Let’s do another sleeveless t-shirt mod, before the weather gets so cold that even I can’t pretend sleeveless is seasonally appropriate.
I bought this charming piece from Sam Logan, the Vancouver-based artist behind the webcomic Sam & Fuzzy. (He has some truly wonderful t-shirts, understatedly geeky and entirely awesome.) I told him when I bought it that I was going to take my scissors and cut it up. I like watching alarm and dismay journey hand in hand across the faces of others, you see. (Actually, he was very understanding.)
Before I got around to modifying this shirt I wore it a couple times as a normal girl’s tee. As a result, I can give you another good reason to mod a t-shirt (even if it fits fine to begin with, which this one did): if you do fancy things to your shirt, it won’t be nearly so awkward when your friends show up wearing the exact same shirt, because yours will look different. You don’t want to be wearing the exact same thing as your friends – it makes you look like you’re on some kind of team. Or like you’re a bunch of Midwestern teenage girls.
This is probably the simplest mod I have done to date. So listen up, ladies, and I’ll tell you how to whip this together at home.
What you’ll need:
- sewing machine
- overcast stitch presser foot (if you don’t have one, you can still do this with a normal presser foot)
- straight pins
- thin elastic (1/4 inch wide or narrower)
- t-shirt you wish to modify
- thread in a colour that matches your shirt
Putting it all together:
1) Start by turning your shirt inside out and cutting off the sleeves. If you need to resize the body of the shirt (if it’s too wide), follow the steps from my earlier shirt resizing tutorial.
2) Fold the shirt in half and pin it together at the shoulders and under the arms, and along the back and front folds.
3) Draw a curving line from the shoulder to the front fold of the shirt, and from the shoulder to the back fold of the shirt. Cut along this line. This will be your new neckline. Don’t make it too big – one thing I’ve learned is to always cut the neckline smaller than I think I want it to be, and then it ends up just the right size.
If you had to resize a larger shirt, you’ll probably also want to cut the armholes down a bit, bringing them a little closer in towards the neck.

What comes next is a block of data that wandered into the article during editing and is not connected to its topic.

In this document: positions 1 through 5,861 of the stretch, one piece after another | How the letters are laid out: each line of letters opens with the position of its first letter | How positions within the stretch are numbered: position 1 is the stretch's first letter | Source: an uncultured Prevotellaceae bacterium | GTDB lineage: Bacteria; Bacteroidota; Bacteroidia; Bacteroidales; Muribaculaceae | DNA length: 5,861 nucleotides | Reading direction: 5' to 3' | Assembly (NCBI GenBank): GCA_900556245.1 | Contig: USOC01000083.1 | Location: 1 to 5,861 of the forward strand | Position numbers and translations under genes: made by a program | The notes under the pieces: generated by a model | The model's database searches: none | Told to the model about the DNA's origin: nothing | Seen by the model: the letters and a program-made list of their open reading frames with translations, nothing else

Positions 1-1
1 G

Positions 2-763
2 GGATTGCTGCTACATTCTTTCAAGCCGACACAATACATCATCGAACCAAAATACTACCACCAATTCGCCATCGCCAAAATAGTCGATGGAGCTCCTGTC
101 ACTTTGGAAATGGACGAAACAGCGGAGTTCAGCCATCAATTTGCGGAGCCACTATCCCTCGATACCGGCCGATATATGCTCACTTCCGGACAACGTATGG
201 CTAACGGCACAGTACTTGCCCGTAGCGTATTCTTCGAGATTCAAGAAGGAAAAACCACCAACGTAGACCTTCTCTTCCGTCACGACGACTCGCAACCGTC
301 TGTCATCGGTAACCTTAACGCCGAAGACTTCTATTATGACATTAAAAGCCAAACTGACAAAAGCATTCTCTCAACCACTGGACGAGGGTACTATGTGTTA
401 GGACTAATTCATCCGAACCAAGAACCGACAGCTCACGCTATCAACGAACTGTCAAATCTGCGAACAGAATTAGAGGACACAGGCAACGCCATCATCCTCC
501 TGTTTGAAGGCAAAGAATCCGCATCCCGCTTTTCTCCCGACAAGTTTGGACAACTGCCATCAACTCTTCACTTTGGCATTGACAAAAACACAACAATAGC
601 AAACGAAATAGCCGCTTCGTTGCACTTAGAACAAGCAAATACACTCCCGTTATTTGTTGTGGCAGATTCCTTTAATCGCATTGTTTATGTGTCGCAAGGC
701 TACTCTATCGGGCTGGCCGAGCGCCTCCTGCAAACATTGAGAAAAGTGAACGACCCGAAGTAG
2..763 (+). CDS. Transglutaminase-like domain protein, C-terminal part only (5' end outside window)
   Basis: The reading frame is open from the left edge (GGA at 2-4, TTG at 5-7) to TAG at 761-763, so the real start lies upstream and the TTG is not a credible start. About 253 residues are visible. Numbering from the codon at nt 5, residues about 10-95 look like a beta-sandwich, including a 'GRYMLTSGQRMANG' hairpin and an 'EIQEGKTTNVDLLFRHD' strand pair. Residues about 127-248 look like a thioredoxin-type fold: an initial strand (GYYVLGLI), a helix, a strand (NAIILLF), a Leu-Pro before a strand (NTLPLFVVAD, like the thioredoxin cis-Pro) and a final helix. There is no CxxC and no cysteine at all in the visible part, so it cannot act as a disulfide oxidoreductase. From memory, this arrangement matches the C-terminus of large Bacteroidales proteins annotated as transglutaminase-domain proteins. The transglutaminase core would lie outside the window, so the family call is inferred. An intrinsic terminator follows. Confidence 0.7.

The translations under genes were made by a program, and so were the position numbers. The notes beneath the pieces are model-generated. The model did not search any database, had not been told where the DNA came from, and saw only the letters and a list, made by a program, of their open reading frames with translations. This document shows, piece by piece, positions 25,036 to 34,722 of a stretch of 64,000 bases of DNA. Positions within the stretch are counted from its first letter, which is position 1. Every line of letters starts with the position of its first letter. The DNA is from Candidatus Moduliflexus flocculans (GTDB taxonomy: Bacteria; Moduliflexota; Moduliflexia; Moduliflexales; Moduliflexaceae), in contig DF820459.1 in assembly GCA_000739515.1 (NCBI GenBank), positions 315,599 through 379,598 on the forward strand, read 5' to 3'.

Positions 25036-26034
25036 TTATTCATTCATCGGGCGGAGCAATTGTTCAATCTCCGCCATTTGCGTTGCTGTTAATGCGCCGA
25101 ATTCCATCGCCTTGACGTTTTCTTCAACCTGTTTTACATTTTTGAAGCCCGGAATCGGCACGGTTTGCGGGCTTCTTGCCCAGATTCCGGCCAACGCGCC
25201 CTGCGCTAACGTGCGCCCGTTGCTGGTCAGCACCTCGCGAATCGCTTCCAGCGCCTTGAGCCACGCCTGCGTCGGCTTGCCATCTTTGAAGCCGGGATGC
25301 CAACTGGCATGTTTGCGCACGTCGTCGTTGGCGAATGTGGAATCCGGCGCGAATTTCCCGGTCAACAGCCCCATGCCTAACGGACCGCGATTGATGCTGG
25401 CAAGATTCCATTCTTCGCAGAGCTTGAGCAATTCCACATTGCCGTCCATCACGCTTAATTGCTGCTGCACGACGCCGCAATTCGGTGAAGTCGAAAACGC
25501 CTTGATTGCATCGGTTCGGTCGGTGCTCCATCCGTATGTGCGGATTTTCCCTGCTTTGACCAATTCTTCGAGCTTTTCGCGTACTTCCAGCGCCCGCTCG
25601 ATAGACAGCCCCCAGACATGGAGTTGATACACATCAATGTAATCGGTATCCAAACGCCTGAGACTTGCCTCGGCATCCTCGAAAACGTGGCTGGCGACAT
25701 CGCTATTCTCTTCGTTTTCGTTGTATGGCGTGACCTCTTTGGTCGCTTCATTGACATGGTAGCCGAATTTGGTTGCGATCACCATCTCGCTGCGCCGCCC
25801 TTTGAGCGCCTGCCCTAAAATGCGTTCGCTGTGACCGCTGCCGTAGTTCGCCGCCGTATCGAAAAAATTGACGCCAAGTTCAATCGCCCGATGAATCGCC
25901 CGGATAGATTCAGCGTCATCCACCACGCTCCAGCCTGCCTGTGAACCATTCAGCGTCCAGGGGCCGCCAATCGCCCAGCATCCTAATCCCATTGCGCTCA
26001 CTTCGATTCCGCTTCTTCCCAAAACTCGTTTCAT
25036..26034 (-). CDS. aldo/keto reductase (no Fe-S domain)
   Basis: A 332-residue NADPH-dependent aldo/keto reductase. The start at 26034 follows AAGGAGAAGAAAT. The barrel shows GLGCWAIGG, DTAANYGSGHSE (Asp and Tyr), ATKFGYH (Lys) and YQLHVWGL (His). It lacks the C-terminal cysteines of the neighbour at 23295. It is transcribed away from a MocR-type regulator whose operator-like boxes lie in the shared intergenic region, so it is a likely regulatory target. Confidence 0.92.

4) Attach your overstitch presser foot to your sewing machine. Follow the setting instructions for stitch width and so on that your machine’s manual gives you. On my machine, for example, I must have the stitch width set at 5 (maximum), the stitch type set at zig zag, and the tension set at A. I can mess with the stitch length all I want. Set your stitch length very low, either at 1 or on the buttonhole setting.
If you do not have an overstitch presser foot, use a normal presser foot and the following machine settings:
- stitch width: maximum
- stitch type: zig zag
- stitch length: 1 (or lowest setting) or buttonhole stitch
You’ll be using a lot of thread for this, so make sure you have plenty.
5) Sew along the raw edges of the arm and neck holes. If you’re using a normal presser foot, the idea is to run the stitch right along the edge of the fabric, so the needle and the thread actually go off the edge of the fabric, thus wrapping thread around the raw edge and keeping it from fraying. An overstitch presser foot will do this on its own.
6) Once you’ve followed step 5 for all your raw edges, get out your elastic. Pin it to the inside of the shirt along the armholes and neckline, about 1/4 to 1/2 inch in from the edge. Pin frequently, and between each pin stretch the elastic out a bit so that it makes the fabric pucker. When you’ve pinned around the entire arm or neck hole, overlap the elastic slightly and then cut off the excess.
7) Sew your elastic down with a simple straight stitch. If you used “wider” (1/4 inch) elastic like I did, you may want to sew it down along both its inner and outer edge.
8) That’s it, that’s all there is to it. Wear your new shirt with pride and remember to look smug when your friends all show up wearing the same shirt, but yours is different. And better, of course.